Art art art, part I

We usually look for history, art and nature when we travel.  This trip was no exception, except that the paintings were mostly at the beginning of the trip.  First, the Thyssen-Bornemisza National Museum in Madrid on our first day there.  Sadly, the Metro ticket operation was so confusing that we had to ask for help, and I’m still not sure we could do it again.  But once we got the tickets, it worked well. We walked down the Paseo del Prado to the museum, spotting a magpie on the way, bathing in a fountain.magpie

The Thyssen is a private collection started by the Thyssen and Bornemisza families in the early twentieth century,  bought by the Spanish government and housed in a former palace.  The website touts paintings by “Dürer, Rafael, Titian, Rubens, Rembrandt, Caravaggio, Manet, Renoir, Cézanne, Van Gogh, Gauguin, Kandinsky, Picasso, Hopper, Rothko.”  They were all there although, as Rick Steves says, it’s a collection of minor works by major artists.  But we very much enjoyed it.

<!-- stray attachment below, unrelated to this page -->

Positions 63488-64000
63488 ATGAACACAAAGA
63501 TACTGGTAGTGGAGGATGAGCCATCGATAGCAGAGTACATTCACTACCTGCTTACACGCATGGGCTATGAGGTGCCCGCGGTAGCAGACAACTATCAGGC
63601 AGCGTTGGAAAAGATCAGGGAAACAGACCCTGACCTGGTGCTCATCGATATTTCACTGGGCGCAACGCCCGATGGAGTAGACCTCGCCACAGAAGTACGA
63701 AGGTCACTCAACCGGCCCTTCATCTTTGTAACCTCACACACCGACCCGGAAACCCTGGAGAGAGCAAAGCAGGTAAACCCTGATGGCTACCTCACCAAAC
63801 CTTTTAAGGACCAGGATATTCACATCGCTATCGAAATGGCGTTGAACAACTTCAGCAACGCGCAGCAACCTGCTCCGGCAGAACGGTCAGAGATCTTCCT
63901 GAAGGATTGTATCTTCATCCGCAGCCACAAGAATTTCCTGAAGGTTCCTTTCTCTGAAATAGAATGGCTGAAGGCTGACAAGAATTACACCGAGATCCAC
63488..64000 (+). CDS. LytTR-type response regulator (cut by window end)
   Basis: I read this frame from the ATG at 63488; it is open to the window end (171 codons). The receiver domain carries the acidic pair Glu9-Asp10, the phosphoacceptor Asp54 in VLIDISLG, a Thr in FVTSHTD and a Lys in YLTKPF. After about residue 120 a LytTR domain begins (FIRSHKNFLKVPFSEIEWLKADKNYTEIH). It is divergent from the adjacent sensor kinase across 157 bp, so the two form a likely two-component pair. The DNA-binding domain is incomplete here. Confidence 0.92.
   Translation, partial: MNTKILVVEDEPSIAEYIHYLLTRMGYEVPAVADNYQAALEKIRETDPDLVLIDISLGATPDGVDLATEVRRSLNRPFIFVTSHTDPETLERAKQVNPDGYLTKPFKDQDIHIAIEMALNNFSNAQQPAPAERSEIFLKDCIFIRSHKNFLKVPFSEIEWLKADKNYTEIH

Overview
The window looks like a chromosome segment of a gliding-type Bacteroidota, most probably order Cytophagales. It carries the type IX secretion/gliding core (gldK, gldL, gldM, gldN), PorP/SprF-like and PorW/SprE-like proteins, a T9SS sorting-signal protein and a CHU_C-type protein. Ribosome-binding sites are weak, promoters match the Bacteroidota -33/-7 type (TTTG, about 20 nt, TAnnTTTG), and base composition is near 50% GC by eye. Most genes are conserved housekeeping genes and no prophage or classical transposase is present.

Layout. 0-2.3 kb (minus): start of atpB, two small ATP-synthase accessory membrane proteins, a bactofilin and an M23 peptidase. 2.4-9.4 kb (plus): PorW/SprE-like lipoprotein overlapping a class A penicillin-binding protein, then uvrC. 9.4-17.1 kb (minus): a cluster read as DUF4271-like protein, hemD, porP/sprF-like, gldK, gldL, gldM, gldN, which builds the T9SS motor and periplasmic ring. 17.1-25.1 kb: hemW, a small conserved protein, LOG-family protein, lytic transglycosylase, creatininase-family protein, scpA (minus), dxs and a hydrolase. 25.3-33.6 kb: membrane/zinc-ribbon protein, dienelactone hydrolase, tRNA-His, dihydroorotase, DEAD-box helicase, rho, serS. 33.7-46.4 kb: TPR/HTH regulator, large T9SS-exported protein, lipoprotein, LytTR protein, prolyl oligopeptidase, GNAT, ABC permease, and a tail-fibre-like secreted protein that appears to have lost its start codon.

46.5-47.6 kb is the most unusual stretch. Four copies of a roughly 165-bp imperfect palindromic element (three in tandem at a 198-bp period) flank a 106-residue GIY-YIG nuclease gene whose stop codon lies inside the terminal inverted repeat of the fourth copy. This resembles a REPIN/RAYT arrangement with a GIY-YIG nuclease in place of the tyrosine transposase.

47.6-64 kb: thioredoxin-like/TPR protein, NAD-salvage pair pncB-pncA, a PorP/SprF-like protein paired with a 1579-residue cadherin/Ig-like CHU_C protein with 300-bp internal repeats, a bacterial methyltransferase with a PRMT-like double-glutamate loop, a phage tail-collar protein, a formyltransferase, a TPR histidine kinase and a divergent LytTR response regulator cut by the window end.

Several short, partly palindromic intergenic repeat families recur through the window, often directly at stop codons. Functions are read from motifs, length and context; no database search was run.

Our old friend Memlingmemling

Holbein’s Henry VIII in a lovely frameHolbein

El Greco, who is an acquired taste which I hadn’t yet acquired at this point in the tripEl Greco 1

a RembrandtRembrandt

Kirchner, whom I remember from SwitzerlandKirchner

and this lovely orange dress on St. Casilda, by the Spanish painter Zurbaran.Zurbaran

Unfortunately, the Caravaggio we wanted to see was not on display.  

It was a LOT of art to see at the end of the day, but it was just right.

We Metro’d back and all was well until we tried to leave the station.  Many signs saying Salida but no way out! We finally found our way and walked back through the Puerto to a restorative glass of wine outside the hotel. wine after art

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